In a heavy-hitting 15-page submission to the National Infrastructure Commission (NIC), UKWIN calls for the NIC’s investigation into infrastructure capacity requirements to accept that we have reached the end of the line when it comes to building new incineration capacity in the UK.The consultation submission – available from  http://ukwin.org.uk/files/pdf/UKWIN_NIC_NIA_Submission_January_2018.pdf – states:

“Rather than deciding how best to site new waste incinerators the NIC should work on the basis that a moratorium on new waste incineration capacity is necessary to support a circular economy, alongside noting that the removal of plastics and food waste from EfW feedstock would result in surplus EfW capacity without the need for new build.”

“Additional incineration capacity is not needed, does not merit being supported or underwritten by the public purse, and should be actively avoided. There is a genuine risk that exacerbating incineration overcapacity could further undermine efforts to deliver much-needed infrastructure relating to the higher tiers of the waste hierarchy, i.e. incineration acts as a barrier to a more circular economy and to CO2 emission reductions associated with the circular economy.

“Energy generated through the incineration of waste is both high carbon and unsustainable. Electricity produced through incineration has a higher carbon intensity than the conventional use of fossil fuels (including Combined Cycle Gas Turbines), and is significantly higher than the level most people would consider to constitute ‘low carbon’.

“Gasification and pyrolysis constitute some of the riskiest technologies in the waste industry and are synonymous with bankruptcies, failures and broken promises. This perception is well deserved, with the lack of examples of success starkly contrasting with a litany of failures…gasification and pyrolysis do not offer viable options for the management of mixed waste. As such, this class of technologies should be excluded from any serious consideration of the range of technologies available to manage waste.”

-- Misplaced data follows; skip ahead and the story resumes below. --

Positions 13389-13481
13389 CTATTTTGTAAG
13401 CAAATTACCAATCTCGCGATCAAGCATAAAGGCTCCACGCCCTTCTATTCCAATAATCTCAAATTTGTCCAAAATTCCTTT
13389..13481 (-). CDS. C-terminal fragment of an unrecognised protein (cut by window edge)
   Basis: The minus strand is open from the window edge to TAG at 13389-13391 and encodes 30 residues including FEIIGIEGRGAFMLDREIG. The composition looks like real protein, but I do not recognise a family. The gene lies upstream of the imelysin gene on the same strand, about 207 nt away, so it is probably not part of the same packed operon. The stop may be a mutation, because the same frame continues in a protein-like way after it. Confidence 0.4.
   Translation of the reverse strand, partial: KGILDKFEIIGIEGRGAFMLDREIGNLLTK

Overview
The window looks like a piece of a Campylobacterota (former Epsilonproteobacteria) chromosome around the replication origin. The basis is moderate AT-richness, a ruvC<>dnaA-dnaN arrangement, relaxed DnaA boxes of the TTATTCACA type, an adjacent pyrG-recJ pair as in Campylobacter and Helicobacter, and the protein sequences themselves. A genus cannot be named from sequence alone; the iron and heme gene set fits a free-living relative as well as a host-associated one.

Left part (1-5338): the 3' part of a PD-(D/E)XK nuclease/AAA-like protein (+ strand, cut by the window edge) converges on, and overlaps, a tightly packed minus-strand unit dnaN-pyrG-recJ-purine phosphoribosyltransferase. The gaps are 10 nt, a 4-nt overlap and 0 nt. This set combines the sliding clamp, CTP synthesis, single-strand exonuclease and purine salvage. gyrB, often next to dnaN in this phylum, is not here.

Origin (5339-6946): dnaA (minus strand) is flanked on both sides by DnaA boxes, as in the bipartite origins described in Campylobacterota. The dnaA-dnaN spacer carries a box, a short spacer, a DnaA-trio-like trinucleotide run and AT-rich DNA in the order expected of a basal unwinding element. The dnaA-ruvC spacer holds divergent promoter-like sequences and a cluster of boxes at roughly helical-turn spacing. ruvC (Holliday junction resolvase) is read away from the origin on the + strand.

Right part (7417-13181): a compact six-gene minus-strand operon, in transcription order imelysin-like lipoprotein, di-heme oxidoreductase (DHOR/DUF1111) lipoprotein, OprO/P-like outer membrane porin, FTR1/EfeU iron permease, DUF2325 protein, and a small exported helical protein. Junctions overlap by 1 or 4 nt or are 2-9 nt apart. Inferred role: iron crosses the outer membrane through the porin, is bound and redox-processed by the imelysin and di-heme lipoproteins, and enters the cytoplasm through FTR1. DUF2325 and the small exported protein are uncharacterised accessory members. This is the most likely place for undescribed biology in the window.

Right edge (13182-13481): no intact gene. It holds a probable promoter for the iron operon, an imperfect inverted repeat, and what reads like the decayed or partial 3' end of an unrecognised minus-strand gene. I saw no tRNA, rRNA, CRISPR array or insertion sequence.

“In relation to existing incinerators, there is a danger in investing more money in such facilities when we have yet to properly consider which incinerators will need to be shut down first as part of an incineration exit strategy tied to the transition to a more circular economy.”

Speaking of the submission, UKWIN National Coordinator Shlomo Dowen said:

“It is vital that when considering future infrastructure needs the UK plans for a future where the economy is more circular, where resources are more productive, and where ‘residual waste’ is being phased out. Incineration is associated with the linear ‘make-use-dispose’ model and everyone agrees that this is unsustainable.”

To read UKWIN’s submission in full see  http://ukwin.org.uk/files/pdf/UKWIN_NIC_NIA_Submission_January_2018.pdf

To read the submission from Biofuelwatch see http://www.biofuelwatch.org.uk/2018/biofuelwatch-response-to-the-national-infrastructure-commission-priorities-consultation/

3 Responses to “UKWIN calls on NIC to accept end of the line for incineration”

  1. Great work. The arguments are clear and you cut through the misleading terminology used by the waste industry to obscure the issues.

  2. The burning of waste is totally wrong and against everthing that we in Sunderland have worked so hard for , clean air and environment. Stop this development before its too late for the people whos lives are goimg to bt tainted by it.

  3. We do not need this in Washington, it is a rural area. Springwell was closed some time ago owing to pollution etc., and that place is only a 10 minute car ride from Washington. Do they actually care about us in Sunderland Council or are we still the cash cow they have come to rely on?

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